EU rules for moles

From ANIMAL PEOPLE, March 2007:
BRUSSELS–The European Commission in February 2007 upheld a
ruling by the European Union Health & Safety Executive that
strychnine may no longer be used to kill moles. The verdict means
all burrowing mammals should now be safer from poisoning, either as
targeted or accidental victims.
“Last September a new EU law regulated a wide range of
poisons, including strychnine, to ensure they were safe and had no
harmful effect on the environment,” explained Charles Clover of the
Daily Telegraph. “Manufacturers failed to offer evidence that proved
strychnine does not harm the environment, so the British government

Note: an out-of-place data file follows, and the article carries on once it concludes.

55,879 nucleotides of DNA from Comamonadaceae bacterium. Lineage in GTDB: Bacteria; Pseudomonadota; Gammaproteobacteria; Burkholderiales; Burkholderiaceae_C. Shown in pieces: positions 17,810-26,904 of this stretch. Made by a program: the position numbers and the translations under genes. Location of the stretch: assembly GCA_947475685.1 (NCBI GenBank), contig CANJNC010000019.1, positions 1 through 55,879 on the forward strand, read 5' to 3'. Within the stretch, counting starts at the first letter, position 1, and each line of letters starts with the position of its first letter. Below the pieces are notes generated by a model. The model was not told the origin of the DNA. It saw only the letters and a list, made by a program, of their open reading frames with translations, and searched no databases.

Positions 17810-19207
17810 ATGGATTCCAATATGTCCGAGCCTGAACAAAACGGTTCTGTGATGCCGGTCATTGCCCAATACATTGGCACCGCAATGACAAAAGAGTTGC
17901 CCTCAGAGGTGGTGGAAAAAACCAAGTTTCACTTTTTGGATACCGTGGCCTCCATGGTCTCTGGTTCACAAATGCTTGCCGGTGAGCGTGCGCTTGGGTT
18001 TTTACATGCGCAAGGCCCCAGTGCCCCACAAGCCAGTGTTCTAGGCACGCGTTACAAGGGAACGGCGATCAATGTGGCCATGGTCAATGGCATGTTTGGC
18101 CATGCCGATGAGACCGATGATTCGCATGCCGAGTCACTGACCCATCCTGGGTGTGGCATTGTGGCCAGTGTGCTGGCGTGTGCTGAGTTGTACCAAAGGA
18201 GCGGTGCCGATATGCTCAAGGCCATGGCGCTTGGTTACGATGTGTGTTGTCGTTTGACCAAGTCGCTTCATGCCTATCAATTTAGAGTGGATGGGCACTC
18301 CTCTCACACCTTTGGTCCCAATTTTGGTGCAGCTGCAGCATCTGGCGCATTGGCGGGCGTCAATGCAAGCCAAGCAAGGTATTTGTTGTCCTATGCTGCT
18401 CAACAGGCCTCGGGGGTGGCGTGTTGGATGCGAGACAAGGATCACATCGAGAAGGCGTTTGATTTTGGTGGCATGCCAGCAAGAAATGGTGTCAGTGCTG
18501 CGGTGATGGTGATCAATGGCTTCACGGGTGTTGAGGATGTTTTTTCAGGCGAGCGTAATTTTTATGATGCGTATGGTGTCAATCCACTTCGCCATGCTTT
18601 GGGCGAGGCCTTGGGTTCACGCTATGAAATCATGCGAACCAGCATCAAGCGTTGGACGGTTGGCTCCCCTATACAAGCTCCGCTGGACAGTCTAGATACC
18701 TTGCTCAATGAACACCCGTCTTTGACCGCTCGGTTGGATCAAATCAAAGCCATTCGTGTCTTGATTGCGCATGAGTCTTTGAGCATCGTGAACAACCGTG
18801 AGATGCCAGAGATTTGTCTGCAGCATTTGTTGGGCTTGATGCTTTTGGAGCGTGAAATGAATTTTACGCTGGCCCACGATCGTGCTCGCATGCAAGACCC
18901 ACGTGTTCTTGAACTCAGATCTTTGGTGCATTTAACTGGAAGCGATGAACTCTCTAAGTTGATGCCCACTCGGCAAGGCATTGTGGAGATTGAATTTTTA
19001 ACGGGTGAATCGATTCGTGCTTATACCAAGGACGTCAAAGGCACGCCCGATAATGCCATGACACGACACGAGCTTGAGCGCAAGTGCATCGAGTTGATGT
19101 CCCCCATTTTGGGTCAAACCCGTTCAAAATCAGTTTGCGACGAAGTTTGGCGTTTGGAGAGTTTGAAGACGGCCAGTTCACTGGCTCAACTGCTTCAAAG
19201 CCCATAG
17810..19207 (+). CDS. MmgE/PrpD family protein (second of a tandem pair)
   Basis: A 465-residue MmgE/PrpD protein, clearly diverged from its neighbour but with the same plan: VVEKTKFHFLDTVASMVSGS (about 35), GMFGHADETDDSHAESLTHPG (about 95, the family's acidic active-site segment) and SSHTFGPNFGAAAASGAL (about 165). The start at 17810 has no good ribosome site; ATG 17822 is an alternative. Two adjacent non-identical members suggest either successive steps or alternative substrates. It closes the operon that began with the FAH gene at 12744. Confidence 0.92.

appealed to the EU on behalf of the 3,000 licensed users of the
poison who kill moles on grassland or golf courses. ”
The appeal was denied.

Anticipating that more moles may now be trapped, Member of
the European Parliament Chris Davies, a Liberal Democrat, called
upon the U.K. Department for the Environment, Food and Rural Affairs
to introduce a requirement that mole traps be checked every 24 hours.
“Banning this chemical is good news for the environment,”
Davies said, “but urgent action must be taken to ensure it doesn’t
lead to even more cruel deaths for moles. It is time,” Davies
added, “to realize we cannot simply exterminate a creature because
it pushes up a few daisies.”

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